Friday, 15 July 2011
Bristol Palin's had her "come-to-Jesus-moment," all the way to the bank
Bristol Palin's was interviewed by Christianity Today and a few points jumped out of the page:
Q. In your book, you described premarital sex as a sin. Do you worry that by calling it a sin, it might distract non-Christians?
A. You know, it might, but for me I do think of it as a sin. And, if that distracts other readers then I'm sorry, but that's what I believe.
Q. A few years ago you said abstinence for teens isn't realistic. Do you still believe that?
A. You know, that quote was taken out of context. What I was trying to say is it's not realistic for everyone. I know that it's not realistic for every single person. But for me, my sisters, and my family, I believe that that's the right way.
Here's the context:
Abstinence was the right way for her family, starting with her grandmother.
Lorenzo Benet wrote about the Heaths in Trailblazer:
Summer: June, July and August. Do the math - from the earliest summer month to the next February there are only eight months. There are no records of Chuck Jr. being premature.
Then it worked for her own mother:
Sarah Heath eloped with Todd Palin and they were married on August 29, 1988. Track was born on April 20, 1989, eight months later. Track was not premature.
(From the Wild Ride transcript: "But none of my babies had been early and being my fifth child I know what labor feels like.")
According to Bristol Palin, she was born into a family of sinners. Sally, Sarah and herself, they're all sinners!
Bristol also spoke about the Candies Foundation:
Q. I've heard some complaints that Christians try to make abstinence "cool," when maybe it should not be cool, maybe it should be hard to practice. What messages should Christians be sending?
A. I just think that they need a different approach to it, a younger approach. If you look at the Candie's Foundation, their approach to teen pregnancy prevention in general is funny. It's fit for regular teens.
Candies is very funny, Bristol is right. Pathetic would be a better word, though.
Q. Your messages seem focused mostly on abstinence or a safe-sex message, but you write about the decisions women make to abort a baby who has Down syndrome or a baby born out of wedlock.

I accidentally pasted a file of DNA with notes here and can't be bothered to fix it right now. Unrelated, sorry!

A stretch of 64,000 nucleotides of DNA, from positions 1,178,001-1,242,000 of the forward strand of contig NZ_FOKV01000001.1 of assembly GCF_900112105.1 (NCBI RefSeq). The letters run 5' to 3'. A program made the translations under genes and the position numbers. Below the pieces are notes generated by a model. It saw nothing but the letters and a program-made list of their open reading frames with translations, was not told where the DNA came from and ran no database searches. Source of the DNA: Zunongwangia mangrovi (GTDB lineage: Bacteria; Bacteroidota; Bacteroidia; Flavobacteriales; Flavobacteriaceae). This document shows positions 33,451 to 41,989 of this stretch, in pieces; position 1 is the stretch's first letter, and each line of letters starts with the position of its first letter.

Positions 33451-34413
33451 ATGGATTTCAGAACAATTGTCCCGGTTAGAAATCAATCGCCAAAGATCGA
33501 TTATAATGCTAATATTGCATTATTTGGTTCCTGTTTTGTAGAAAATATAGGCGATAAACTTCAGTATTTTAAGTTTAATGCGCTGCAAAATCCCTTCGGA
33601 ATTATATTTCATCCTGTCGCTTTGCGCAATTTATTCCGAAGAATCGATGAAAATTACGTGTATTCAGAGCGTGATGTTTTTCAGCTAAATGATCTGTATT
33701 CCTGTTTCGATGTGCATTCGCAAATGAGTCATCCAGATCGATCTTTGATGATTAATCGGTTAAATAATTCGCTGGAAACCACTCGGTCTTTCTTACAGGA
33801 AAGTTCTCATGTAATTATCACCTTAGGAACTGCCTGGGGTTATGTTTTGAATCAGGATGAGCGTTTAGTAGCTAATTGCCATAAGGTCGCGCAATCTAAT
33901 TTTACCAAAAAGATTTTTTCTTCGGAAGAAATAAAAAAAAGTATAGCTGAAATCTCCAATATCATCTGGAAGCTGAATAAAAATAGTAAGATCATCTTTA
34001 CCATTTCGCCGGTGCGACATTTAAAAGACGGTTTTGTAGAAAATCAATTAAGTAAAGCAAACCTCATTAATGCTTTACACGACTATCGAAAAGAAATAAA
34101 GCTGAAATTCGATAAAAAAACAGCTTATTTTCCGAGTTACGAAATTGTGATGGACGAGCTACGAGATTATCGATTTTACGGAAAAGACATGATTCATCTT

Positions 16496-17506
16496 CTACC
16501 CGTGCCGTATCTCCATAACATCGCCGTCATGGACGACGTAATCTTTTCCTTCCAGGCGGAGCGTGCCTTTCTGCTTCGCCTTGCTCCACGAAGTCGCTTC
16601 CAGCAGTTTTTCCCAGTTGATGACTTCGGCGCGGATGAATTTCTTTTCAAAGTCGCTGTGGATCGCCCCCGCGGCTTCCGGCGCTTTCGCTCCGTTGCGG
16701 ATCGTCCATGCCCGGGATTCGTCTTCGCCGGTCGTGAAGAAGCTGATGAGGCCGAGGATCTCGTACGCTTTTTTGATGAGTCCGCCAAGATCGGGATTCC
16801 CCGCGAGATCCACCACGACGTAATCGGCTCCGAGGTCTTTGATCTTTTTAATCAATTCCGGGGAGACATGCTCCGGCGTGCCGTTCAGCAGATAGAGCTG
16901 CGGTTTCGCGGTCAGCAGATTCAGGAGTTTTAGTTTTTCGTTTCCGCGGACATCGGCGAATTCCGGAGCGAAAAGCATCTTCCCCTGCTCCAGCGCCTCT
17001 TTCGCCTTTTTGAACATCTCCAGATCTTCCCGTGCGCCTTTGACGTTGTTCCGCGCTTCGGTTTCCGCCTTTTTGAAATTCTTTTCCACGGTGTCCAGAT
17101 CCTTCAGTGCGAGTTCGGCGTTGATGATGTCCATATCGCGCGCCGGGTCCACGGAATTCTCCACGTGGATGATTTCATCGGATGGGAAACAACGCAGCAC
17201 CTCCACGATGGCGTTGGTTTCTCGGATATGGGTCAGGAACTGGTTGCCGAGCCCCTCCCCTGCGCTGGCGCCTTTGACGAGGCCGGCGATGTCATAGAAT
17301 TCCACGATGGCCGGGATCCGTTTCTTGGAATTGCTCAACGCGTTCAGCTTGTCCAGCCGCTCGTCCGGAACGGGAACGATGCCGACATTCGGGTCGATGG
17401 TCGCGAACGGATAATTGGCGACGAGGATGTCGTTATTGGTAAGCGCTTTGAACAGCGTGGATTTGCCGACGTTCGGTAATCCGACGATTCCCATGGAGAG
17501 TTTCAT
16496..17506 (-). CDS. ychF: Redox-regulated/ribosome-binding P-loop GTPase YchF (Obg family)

A. I am completely pro-life and believe that every human life is so valuable. I think that all women should have their babies. If they don't want them, they can give them up for adoption and there are other options. I would much rather attend a pro-life event than an abstinence type of event just because I'm much more passionate about pro-life things.
The pro-life bandwagon is more profitable than the abstinence gig and she wouldn't have to deny herself the pleasures of sex. She could have loads of babies, each time reinforcing her pro-life credentials. Go for it, Bristol. You can give your purity to all and sundry, as long as you have all your babies. I'm confused about the other options, she didn't say what they are.
Q. I wanted to touch on the parts of your book where you talk about your faith. You wrote that you had never had the same sort of conversion experience as your mother. Was there a point when you had a conversion experience for yourself?
A. I had always grown up knowing that God existed, that God was there, but I wasn't really close with God until that moment when I hit rock bottom [after having Tripp] and said, "Lord, I'm broken, please fix me." I grew up in a Christian household where I knew that he was there and I knew that I wanted him to guide my life, but I really had my come-to-Jesus-moment that night.
Bristol Palin has jumped on the God bandwagon as well, just like her mother and some other opportunists. To these people, God is simply a marketing tool.
God has this thing about his name being taken in vain:
"You shall not make wrongful use of the name of the Lord your God, for the Lord will not acquit anyone who misuses his name."
I'm sure God knows how to deal with sinners. Bristol and her family should pay more attention to their precious bible and sin a bit less.
You're more broken than ever, Bristol Palin.
(H/T to VN)